Back in the Fall of 1993, When Michael Jordan first told his teammates he was leaving (basketball) Armstrong told him, "Man, you now have the two scariest things imaginable: all the money in the world and all the time in the world."
No.23 took the game of basketball and made it his own. Between 1991 and his retirement in 1999 the six times NBA Championship-winning Chicago Bulls were Michael Jordan. On the way he became the richest, most globally famous sports star since Muhammad Ali.
In Playing For Keeps: Michael Jordan and the World He Made, Pulitzer-Prize winning journalist David Halberstam--a consistently intelligent and articulate explorer of America's sporting history--turns a critical eye on the big fella, and gauges the impact Jordan had on his sport and an increasingly American-flavoured world.
Halberstam looks beyond the court at the business of basketball--the iniquities of the franchise system; the overwhelming financial power of being the top man; the fragility of that position--and places Jordan at the centre of a commercial revolution that outgrew the game and sport itself. Basketball became the sport that tied American urban culture, Afro-American street style and hip-hop beats to the billion-dollar multi-national mule train. Coke, Big Macs and B-Ball--Jordan was the public face of each.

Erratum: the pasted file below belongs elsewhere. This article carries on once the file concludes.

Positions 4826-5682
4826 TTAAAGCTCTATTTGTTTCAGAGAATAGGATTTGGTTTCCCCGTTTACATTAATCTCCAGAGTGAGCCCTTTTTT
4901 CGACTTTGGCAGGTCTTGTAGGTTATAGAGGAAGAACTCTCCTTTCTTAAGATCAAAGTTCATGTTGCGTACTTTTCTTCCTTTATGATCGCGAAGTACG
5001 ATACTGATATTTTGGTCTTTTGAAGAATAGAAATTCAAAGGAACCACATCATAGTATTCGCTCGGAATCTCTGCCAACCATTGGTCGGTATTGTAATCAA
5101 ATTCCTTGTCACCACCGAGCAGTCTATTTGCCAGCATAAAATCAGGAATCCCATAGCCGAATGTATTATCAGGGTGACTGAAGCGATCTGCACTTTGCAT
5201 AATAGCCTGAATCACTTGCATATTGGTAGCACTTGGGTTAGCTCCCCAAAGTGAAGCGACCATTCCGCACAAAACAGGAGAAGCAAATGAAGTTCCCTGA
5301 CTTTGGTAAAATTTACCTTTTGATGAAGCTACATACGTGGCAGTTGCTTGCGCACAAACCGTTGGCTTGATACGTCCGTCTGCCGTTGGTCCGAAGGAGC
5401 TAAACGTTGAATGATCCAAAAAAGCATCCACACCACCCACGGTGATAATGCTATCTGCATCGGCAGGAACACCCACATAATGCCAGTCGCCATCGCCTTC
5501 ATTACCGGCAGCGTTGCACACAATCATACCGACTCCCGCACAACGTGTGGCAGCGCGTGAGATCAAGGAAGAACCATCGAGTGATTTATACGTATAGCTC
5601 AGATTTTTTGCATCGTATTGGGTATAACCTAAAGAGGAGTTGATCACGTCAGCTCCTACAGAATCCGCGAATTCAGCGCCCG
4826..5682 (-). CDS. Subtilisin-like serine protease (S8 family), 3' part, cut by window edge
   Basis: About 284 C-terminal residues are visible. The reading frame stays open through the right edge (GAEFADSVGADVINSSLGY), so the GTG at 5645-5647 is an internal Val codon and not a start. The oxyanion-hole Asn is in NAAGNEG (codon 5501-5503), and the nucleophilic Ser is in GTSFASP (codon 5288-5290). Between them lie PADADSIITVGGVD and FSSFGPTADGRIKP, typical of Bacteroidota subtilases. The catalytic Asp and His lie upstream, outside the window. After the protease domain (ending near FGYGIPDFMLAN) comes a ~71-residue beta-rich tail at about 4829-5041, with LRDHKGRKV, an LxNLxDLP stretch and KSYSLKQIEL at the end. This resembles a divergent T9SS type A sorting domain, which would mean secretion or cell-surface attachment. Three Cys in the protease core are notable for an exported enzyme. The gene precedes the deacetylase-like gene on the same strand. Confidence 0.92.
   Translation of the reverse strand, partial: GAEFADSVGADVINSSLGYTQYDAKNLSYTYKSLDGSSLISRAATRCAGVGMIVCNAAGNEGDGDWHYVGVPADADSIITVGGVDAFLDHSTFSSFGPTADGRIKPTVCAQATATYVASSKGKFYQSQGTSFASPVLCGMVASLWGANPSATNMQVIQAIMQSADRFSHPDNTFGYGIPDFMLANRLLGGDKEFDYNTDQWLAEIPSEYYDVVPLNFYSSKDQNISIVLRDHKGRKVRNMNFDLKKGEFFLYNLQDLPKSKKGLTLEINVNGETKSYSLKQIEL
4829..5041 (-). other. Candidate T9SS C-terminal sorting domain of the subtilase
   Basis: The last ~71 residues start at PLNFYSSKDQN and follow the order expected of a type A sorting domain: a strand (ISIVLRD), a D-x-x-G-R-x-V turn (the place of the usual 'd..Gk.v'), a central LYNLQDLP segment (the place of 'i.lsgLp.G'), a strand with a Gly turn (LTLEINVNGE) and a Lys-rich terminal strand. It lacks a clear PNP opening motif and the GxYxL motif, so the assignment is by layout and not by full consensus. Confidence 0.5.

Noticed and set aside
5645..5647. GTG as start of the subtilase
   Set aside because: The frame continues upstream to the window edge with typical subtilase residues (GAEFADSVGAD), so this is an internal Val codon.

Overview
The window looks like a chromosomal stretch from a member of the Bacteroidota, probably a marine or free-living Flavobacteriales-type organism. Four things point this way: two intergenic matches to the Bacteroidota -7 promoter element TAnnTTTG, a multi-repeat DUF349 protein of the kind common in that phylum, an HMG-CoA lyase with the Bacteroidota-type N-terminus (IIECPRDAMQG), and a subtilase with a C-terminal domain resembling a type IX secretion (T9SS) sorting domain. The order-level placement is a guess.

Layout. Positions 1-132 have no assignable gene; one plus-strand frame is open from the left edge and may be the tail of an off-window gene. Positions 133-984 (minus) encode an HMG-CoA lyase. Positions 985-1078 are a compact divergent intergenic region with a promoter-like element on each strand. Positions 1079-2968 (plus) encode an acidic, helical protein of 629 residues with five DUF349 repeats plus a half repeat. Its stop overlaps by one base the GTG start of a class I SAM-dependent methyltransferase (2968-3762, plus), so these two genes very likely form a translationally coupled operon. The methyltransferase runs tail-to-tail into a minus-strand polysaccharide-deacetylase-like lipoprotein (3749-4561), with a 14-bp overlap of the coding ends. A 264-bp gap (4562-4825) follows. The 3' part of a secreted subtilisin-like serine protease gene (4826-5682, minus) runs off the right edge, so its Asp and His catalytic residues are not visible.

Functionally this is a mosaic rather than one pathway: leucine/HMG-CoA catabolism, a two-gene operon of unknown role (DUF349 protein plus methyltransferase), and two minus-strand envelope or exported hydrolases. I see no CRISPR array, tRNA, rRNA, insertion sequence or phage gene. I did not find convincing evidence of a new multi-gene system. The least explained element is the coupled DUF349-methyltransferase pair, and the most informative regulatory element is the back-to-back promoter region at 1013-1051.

But Playing for Keeps is equally strong on the personalities behind the power plays--in interviews with Jordan's family and fellow "players" on and off the court, Halberstam keeps his journalistic sense in the illusion-rich atmosphere of the big game and more often than not gets the goods. The section on Jordan's first "retirement" in 1993, when, accused of gambling, he turned his attention to playing pro-baseball, is particularly revealing.
This is a fascinating, subtly-crafted work which climbs high above the usual weary trawls through the careers of sports celebrities, and slam dunks in style.--Alex Hankin
--This text refers to an out of print or unavailable edition of this title.